Why Bother With Integrity?

Why Bother With Integrity?

Living honestly, sincerely, and conscientiously with myself and others is a lifelong endeavor. Along the pathway of life we oftentimes adopt attitudes and actions that are contrary to our basic moral principles. When we do, then it takes time and effort to reflect on how to realign ourselves once again with our core values. 

                  Staying True

Sometimes we may need to schedule a chunk of time to get away by ourselves for a day or two and ruminate on the choices we’ve made and where they have taken us. Other times, when we’ve lost clarity and seem to be moving through a dense fog in the wrong direction, making an appointment with a counselor can be helpful. 

But, what if we were to examine our moral fiber on a daily basis? What if we reflected daily on our attitudes and actions? Is it possible to make a regular and daily practice of considering our words and actions toward others? I think so. Much like the benefits of eating well, exercising, and getting a good night’s rest, we could make a habit of considering our thoughts and actions and reap the benefits of such a practice.

Knowing ourselves is key to knowing when we are thinking or acting off kilter. Recognizing the warning signs and giving them our attention is paramount to staying true to our morals. How do I know when I am saying something contrary to my beliefs? Do I feel uncomfortable? And if so, do I press forward and move on anyway? Do I deny the little niggle in my brain or do I actually acknowledge it? 

When I’ve said something inappropriate, overstepped a boundary, ignored a need or just plain cared less when I should have cared more, I know it. I get a sense of discomfort, a feeling of embarrassment or remorse. Though I can’t take back my words, I can be grateful that awareness is the first step to changing my ways. 

Becoming aware of our patterns—when I am stressed I feel anger, when I am tired I feel hopeless, or when I am afraid I lose my ability to speak—is helpful. Being mindful makes us more aware and being aware keeps us aligned to living morally. 

Like other healthy habits, living in sync with our values pays off. We are more competent, less wishy-washy and happier with ourselves. We are more coherent and can consider others by offering them a hand up or an encouraging word. Our perspective is broader and we can see farther than just the end of our own nose. 

 Why bother with integrity? Keeping ourselves aligned to our core values is part of living well. And everyone benefits from living well.

Why Bother Being Vulnerable?

Why Bother Being Vulnerable?

Being emotionally vulnerable is a good way to get hurt. It is also a good way to nurture and mature in the relationships that are important to us. Depending upon our personal history, previous experiences, or personality, laying ourselves open to others may be too big of a risk. We may have tried being vulnerable once before, but it resulted in rejection.  And who wants to set themselves up for another wounding?  Then there are those personalities that lend themselves to remaining emotionally out of reach to others. Some people prefer to insulate themselves behind cool walls of stone or to ignore any bids for emotional connections. Yet, daily, we have a choice to practice unmasking ourselves around others. When we do, we might find ourselves a little less anxious, a little more happy and a bit more at ease in the world.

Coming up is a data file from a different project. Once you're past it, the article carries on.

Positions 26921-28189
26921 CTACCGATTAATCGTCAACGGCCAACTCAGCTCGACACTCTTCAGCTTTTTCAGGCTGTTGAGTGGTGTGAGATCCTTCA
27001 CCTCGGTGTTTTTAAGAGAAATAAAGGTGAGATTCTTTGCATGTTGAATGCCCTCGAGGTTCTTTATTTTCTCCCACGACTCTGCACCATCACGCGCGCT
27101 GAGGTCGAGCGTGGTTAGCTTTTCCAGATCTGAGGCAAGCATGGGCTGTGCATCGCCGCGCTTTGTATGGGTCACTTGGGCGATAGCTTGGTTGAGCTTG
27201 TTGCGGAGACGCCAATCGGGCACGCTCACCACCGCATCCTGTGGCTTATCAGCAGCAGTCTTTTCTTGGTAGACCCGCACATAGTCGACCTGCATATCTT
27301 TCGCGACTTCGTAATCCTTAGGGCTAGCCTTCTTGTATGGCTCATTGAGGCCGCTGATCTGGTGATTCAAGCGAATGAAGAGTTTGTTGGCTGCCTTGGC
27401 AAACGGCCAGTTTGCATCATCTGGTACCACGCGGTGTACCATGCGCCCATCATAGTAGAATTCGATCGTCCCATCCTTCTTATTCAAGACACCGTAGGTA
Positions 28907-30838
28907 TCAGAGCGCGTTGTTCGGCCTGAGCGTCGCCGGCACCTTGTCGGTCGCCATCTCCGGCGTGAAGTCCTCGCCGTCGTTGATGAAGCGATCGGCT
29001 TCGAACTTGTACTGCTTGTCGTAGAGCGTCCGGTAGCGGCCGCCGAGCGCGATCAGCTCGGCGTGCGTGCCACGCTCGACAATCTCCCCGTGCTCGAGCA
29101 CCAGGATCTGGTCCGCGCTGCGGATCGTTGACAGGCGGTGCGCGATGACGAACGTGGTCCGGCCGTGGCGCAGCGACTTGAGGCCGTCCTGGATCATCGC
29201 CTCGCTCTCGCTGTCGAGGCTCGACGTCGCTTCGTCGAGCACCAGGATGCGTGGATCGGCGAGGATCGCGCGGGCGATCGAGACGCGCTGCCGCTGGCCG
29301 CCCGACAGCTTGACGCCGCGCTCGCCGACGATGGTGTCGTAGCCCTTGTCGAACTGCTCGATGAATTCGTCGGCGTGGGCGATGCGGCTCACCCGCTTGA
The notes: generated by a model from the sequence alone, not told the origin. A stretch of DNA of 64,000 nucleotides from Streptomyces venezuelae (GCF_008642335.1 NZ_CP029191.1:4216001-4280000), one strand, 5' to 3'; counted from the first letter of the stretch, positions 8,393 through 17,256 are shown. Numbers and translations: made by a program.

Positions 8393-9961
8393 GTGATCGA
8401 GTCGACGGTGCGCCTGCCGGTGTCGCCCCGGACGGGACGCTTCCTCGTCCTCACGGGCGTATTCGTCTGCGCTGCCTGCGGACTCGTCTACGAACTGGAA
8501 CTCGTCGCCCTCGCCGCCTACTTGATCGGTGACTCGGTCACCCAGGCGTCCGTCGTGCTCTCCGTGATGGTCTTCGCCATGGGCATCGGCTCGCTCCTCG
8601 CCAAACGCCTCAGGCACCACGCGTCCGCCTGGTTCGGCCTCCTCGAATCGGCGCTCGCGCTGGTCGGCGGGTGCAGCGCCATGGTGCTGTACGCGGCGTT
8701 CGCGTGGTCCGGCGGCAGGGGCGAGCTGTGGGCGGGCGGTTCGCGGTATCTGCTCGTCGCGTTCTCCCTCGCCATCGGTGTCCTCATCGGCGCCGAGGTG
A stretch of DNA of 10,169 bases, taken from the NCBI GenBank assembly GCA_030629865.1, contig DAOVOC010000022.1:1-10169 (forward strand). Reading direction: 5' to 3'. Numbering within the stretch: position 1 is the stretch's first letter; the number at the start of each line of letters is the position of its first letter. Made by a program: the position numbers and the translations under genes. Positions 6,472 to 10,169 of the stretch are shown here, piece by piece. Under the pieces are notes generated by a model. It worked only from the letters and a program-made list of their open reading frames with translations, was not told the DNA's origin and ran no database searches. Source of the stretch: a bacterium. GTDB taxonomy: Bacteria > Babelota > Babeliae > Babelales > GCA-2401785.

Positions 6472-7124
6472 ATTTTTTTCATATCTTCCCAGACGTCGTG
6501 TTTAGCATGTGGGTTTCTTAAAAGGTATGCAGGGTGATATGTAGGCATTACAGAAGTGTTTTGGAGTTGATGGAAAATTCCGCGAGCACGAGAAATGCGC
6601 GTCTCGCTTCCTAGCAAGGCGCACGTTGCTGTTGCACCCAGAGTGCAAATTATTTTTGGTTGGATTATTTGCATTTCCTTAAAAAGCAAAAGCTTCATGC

Courage

I once heard that courage is not the absence of fear, but feeling the fear and doing it anyway. I believe courage is a main component to becoming an emotionally accessible and unguarded individual. None of us are exempt from injustices, broken promises, or wrecked relationships.  Anyone of us could tell stories about how we have been  wounded by another.  Yet, to guard ourselves from ever being misunderstood, misrepresented or even misguided again, is to also close ourselves off from what is possible. If we guard and shield ourselves from ever being wounded again, we also close ourselves off from the possibility of having good relationships, deeper connections or maturing emotionally. 

Recently, I have been shopping for a new primary care provider. My long term physician retired long ago and finding someone of the same easy going caliber has been an arduous journey.  When I stumbled upon a new medical service in town, I filled out some rather personal forms required for new patients. The questions that I was required to answer dug rather deeply into not only my medical history, but also into my mental and emotional past. I caught myself wanting to fudge on my answers, tell a little lie, or to not mention what felt unmentionable. It took a lot of determination to answer as honestly as possible. My first first appointment involved a face to face, in person, hour long conversation with the physician about how I answered the questions on the forms. The person I sat across from was emotionally accessible, friendly, courteous, and professional. In essence, they invited me to set everything on the table. I confessed some of the things I had omitted, amplified on others, and disclosed more to this person than I had previously thought I would. Yet, I knew that only when I spoke honestly, would they get an accurate picture of my wellness and my weaknesses. Holding back would have only resulted in misrepresenting myself. 

Why bother being vulnerable? It is worth communicating to others our honest to goodness selves. When we do, then we won’t misrepresent ourselves and we will feel a little less anxious, a little more happy and a bit more at ease in the world.